By Breia Brissey
Updated May 07, 2013 at 01:01 PM EDT
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The 5th Wave

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I should have learned by now that openly declaring my skepticism about a book pretty much ensures that it will become one of my absolute favorites. That’s exactly what happened when I was handed The 5th Wave earlier this year. But boy, was I wrong. (And don’t just take my word for it.) So stop reading this post and go get a copy of The 5th Wave right now. I’ll wait…. Anyway, since Rick Yancey’s sci-fi thriller is out today, we caught up with the author so he could answer some of our burning questions. Check out his answers after the jump.

ENTERTAINMENT WEEKLY: I was a little hesitant to read The 5th Wave because I’m not typically into stories about aliens. How did you manage to write a book about aliens that doesn’t really feel like it’s a book about aliens?

RICK YANCEY: Because it isn’t! It’s about us after a devastating, species-threatening event. I admit things got a little schizophrenic while I wrote this book. One minute I’m Cassie shivering in a tent, alone in the woods. The next I’m an alien thousands of years more advanced than us, plotting our extermination. The 5th Wave is sci-fi, but I tried very hard to ground the story in very human terms and in those universal themes that transcend genre. How do we define ourselves? What, exactly, does it mean to be human? What remains after everything we trust, everything we believe in and rely upon, has been stripped away?

Where did you come up with the idea for The 5th Wave?

I’ve loved sci-fi and speculative fiction since I was a kid. It was inevitable I’d try my hand at it at some point. Late one night my wife and I were talking, and I asked her to tell me her greatest fear. She didn’t hesitate: “Being abducted by aliens.” And I said, “Really? That isn’t even in my top 50.” She explained: “Not only would the experience be terrifying, but afterwards no one would believe you!” You would be, in other words, totally isolated, cut off from help during the event and after. That conversation sank deep into the well. Years later, I ran across an interview with the physicist Stephen Hawking, who remarked that alien contact should not be something we look forward to. If they’re out there, he said, we should hope they never find us. It hit me that most invasion stories don’t even come close to what we might expect. Cassie opens her story with that observation. The aliens of The 5th Wave are not the aliens we’ve imagined. Not the aliens we’d like to attack us.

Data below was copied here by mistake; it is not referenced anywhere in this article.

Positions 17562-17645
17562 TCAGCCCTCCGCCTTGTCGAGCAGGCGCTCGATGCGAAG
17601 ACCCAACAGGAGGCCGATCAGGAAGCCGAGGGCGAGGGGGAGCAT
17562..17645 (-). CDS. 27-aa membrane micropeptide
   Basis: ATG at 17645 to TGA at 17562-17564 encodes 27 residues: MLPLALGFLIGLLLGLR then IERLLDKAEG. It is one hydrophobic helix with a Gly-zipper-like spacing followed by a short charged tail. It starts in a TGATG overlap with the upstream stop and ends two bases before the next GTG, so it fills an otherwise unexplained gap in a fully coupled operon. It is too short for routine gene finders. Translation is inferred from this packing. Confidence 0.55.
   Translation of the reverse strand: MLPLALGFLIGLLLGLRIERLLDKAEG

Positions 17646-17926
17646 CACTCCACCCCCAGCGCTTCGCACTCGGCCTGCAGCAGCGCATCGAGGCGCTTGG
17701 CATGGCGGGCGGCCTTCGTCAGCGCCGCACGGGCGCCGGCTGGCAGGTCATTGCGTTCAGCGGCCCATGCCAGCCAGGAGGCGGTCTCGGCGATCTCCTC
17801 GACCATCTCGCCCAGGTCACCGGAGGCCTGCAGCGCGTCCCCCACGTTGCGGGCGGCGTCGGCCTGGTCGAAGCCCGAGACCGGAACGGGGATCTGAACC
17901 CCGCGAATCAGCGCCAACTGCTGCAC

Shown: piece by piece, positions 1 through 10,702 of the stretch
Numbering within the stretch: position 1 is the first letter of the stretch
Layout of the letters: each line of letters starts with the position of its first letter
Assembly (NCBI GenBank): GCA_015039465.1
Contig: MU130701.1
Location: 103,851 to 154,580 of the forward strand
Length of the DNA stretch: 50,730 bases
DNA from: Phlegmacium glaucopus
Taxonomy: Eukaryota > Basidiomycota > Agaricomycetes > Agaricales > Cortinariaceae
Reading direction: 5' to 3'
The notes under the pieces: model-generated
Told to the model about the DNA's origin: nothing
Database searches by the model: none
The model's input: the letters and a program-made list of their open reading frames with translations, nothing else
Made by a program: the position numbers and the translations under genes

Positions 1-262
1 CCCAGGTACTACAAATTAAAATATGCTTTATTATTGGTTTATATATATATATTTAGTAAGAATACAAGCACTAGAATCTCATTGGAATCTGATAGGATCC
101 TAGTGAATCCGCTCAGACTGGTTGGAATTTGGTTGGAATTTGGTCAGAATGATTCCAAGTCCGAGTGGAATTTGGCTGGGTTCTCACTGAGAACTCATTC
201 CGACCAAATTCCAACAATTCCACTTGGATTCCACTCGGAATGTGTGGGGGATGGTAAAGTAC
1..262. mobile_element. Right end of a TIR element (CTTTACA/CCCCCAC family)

How did you come up with the five waves. I wouldn’t classify this as a scary book, but the waves are totally realistic and frightening!

I’m not the first to speculate about what might happen when they find us. The concept of a series of attacks, rather than a War of the Worlds full-frontal assault, seems logical to me. I mean, there’s over seven billion of us. And if the goal is to “kick out the deadbeat tenant,” you wouldn’t want to wreak wholesale devastation of your new home. You would study humans for a long time, study the planet upon which they live, and use that knowledge to your advantage. Each “wave” then leads logically to the next. First, take away technology, knock the humans back a couple of centuries. Then exploit two obvious facts: plate tectonics and the fact that 40 percent of the population live within 60 miles of a coastline. And so on. I agree that the waves are very frightening, and the reason they’re so frightening is that they are perfectly plausible.

If/when “the Others” take over the planet, do you think this is how it would really happen?